Monday, 11 June 2012, 07:21 GMT
Turkish opposition in crucial step to end Kurdish insurgency

Turkish Prime Minister Recep Tayyip Erdoğan (L) and Republican People's Party (CHP) leader Kemal KılıÁdaroğlu./PRESS PHOTO

Globe Editorial
By Bashdar Pusho Ismaeel

Turkey has been waging a war against the PKK and trying to contain its Kurdish population for decades without success.

Crucial talks between the Turkish opposition party CHP and ruling AKP promises much, but without a change in ideology and outdated principles and new tangible measures, can a new political process really achieve a different end result?

While Turkey's current Kurdish policy is a far-cry from the dark days of the past, its "democratic openings" have often stumbled to a halt before they have gained any real motion. Turkey has tried to implement bold measures without a real change in ideology, in parliament, in nationalist circles or in tangible measures.

Contrary to Prime Minister Recep Tayyip Erdoğan previous statements that there is no Kurdish problem but only a terrorist problem, the Kurdish problem rages on and if anything has gained new momentum.
With rapidly changing political realities in the Middle East, Turkey risks been left behind unless it readdresses its strategic role in the region, starting with its greatest problem, its Kurdish national question.

Turkey has been waging a war against the PKK and trying to contain its Kurdish population for decades without success. It has to finally come to terms that its real problem is not a few thousand PKK guerillas but its millions of disenfranchised and largely impoverished Kurdish citizens. Its only solution is to resolve the Kurdish issue through parliament, with new legislature and through common dialogue. Turkey cannot continue its failed ideology that PKK can be destroyed by force alone and yet expect to resolve its Kurdish dilemma. You have to address the root of the problem, before wasting energy at merely cutting the branches.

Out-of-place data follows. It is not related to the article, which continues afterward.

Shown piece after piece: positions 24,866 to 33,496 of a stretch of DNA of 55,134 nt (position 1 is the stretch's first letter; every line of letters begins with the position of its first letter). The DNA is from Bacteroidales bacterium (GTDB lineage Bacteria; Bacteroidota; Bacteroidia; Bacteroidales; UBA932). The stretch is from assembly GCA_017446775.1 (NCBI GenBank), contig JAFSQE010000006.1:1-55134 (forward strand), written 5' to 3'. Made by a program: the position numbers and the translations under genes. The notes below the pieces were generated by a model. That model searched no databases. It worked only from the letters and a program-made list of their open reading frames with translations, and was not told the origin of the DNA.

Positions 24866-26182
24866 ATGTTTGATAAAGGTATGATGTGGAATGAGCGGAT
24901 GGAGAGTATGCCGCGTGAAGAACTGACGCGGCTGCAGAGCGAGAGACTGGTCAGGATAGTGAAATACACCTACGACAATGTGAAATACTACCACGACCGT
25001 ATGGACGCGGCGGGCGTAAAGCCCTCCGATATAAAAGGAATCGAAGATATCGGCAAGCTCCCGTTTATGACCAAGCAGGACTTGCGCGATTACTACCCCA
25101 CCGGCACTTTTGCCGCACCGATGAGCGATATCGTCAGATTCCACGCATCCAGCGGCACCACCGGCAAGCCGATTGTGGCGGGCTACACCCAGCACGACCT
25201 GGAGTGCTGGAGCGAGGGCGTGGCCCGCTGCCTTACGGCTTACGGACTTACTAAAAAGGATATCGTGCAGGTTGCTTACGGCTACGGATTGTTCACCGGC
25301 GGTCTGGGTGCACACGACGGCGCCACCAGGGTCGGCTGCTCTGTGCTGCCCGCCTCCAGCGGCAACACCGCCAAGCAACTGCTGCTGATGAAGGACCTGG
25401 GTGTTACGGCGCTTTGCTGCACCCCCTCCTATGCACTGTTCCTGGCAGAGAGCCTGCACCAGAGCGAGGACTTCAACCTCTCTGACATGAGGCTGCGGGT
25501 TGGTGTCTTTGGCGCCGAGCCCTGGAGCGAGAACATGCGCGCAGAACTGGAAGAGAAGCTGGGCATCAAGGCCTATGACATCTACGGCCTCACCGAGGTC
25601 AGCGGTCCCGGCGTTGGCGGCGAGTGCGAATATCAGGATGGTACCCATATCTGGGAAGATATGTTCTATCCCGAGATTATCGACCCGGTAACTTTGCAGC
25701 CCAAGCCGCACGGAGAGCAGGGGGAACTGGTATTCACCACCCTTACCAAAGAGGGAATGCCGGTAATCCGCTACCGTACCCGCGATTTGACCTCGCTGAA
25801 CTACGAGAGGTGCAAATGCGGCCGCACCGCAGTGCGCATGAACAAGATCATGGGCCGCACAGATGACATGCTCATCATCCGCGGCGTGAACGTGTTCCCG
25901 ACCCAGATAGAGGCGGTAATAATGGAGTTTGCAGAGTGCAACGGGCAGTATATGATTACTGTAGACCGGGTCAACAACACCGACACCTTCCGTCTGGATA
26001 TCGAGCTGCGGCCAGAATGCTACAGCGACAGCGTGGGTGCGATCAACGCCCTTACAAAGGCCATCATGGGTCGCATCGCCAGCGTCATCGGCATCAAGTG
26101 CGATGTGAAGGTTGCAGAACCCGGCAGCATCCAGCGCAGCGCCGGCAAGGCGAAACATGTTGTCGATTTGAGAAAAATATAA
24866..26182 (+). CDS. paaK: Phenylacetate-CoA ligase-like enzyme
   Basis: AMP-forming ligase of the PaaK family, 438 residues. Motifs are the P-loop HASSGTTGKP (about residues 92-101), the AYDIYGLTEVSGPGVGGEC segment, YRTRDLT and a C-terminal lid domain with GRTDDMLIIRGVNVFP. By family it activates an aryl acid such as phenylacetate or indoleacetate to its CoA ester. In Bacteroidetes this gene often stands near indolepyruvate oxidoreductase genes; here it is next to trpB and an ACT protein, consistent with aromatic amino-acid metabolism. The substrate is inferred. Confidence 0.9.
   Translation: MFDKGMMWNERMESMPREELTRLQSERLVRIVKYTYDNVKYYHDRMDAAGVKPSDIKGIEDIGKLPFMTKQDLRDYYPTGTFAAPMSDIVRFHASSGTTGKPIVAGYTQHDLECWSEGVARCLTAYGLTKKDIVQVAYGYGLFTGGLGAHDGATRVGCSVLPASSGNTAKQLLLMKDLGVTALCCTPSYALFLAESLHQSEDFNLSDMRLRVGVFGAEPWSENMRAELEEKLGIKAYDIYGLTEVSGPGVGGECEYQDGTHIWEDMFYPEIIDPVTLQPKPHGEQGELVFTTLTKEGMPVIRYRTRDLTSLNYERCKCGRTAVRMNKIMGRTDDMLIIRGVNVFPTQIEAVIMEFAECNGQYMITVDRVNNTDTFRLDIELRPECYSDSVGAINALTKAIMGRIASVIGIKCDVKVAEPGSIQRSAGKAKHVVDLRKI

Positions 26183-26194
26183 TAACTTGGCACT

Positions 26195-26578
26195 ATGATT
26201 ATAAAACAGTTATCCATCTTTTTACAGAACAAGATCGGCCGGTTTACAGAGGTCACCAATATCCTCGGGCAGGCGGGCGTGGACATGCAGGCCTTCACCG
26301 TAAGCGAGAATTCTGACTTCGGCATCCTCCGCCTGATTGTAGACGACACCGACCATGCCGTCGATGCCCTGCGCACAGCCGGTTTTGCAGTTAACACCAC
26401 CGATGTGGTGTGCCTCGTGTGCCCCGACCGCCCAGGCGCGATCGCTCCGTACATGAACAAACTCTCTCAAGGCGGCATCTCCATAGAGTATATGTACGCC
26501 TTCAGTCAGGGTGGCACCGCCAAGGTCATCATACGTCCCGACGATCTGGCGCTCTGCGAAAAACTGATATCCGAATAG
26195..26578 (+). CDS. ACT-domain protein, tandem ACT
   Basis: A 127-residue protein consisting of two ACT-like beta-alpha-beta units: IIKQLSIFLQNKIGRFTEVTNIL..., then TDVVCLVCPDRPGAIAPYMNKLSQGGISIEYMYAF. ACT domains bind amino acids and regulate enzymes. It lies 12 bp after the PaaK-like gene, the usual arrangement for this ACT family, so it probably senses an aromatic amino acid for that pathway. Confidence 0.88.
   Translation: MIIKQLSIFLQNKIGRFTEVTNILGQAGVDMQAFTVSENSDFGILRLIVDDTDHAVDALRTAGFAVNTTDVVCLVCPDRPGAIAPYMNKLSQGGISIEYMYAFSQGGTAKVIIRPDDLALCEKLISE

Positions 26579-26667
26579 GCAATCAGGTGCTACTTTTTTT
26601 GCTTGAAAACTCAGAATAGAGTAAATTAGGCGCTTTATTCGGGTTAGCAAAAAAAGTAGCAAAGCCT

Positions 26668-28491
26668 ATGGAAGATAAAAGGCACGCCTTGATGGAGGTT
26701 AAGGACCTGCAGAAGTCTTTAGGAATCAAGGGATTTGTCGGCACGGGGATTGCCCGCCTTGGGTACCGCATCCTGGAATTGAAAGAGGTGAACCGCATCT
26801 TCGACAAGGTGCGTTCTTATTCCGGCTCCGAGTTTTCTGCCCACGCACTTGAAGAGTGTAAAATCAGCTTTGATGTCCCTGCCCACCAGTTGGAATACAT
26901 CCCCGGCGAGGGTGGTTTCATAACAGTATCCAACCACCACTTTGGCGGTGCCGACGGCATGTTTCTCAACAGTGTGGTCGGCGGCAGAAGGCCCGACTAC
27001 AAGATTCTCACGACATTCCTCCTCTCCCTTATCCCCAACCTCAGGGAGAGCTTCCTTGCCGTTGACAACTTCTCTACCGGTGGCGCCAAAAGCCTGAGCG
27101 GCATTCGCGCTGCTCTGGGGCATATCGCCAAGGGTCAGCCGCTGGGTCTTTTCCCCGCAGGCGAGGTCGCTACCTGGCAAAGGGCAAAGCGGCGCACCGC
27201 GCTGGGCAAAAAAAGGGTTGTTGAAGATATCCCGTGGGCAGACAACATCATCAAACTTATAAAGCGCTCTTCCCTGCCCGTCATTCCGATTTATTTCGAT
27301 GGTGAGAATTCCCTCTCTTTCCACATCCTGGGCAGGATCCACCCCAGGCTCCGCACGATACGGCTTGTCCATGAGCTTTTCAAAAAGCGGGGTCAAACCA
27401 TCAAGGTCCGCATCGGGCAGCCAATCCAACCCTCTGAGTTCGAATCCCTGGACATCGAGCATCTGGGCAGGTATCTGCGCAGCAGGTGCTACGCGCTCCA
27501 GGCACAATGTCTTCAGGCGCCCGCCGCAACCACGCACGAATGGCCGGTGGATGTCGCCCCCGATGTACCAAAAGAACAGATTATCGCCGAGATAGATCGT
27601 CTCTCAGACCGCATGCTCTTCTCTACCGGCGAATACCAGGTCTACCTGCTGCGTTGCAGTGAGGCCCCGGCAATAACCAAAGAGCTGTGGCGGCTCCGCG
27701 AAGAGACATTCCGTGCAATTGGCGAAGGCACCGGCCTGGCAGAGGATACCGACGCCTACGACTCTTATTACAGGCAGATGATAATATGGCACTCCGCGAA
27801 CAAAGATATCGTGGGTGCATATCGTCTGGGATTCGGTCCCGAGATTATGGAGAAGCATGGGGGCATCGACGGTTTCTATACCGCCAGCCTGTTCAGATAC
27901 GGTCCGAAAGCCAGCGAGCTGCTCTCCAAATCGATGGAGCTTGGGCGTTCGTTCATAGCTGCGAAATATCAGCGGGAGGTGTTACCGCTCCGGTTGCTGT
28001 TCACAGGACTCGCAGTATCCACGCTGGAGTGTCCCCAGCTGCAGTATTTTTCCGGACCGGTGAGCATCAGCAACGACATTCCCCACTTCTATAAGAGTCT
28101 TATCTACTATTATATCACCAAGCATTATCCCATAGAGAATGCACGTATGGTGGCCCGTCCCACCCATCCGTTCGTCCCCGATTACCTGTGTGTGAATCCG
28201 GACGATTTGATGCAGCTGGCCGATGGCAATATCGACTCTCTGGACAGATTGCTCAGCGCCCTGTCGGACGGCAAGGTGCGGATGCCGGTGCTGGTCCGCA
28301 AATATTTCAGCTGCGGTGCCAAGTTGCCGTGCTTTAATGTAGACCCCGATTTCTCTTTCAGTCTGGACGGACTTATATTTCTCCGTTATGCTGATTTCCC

New angle to Kurdish issue

The PKK is clearly enjoying a new lease of life with support from Damascus much to the dismay of Ankara and deriding the government's belief that they will "render terrorists ineffective". These days, the Kurdish issue in Turkey is far from been confined as a domestic issue. The Kurdistan Region, with its own escalating crisis with Baghdad, is heading closer to self-sufficiency and independence through new oil infrastructure and new sway on pan-Kurdish nationalism, and more importantly a new alliance with Ankara as Turkish relations have wavered with neighboring countries.

The situation of the Syrian Kurds, with or without Syrian President Bashar al-Assad, has drastically shifted and they will enjoy new leverage. The PKK is enjoying fresh support amongst the already fractured Syrian Kurds, serving to create another headache for Ankara. One way or another, the Kurdish issue is no longer a domestic issue and needs a fresh approach, and new forward thinking away from outdates ethos.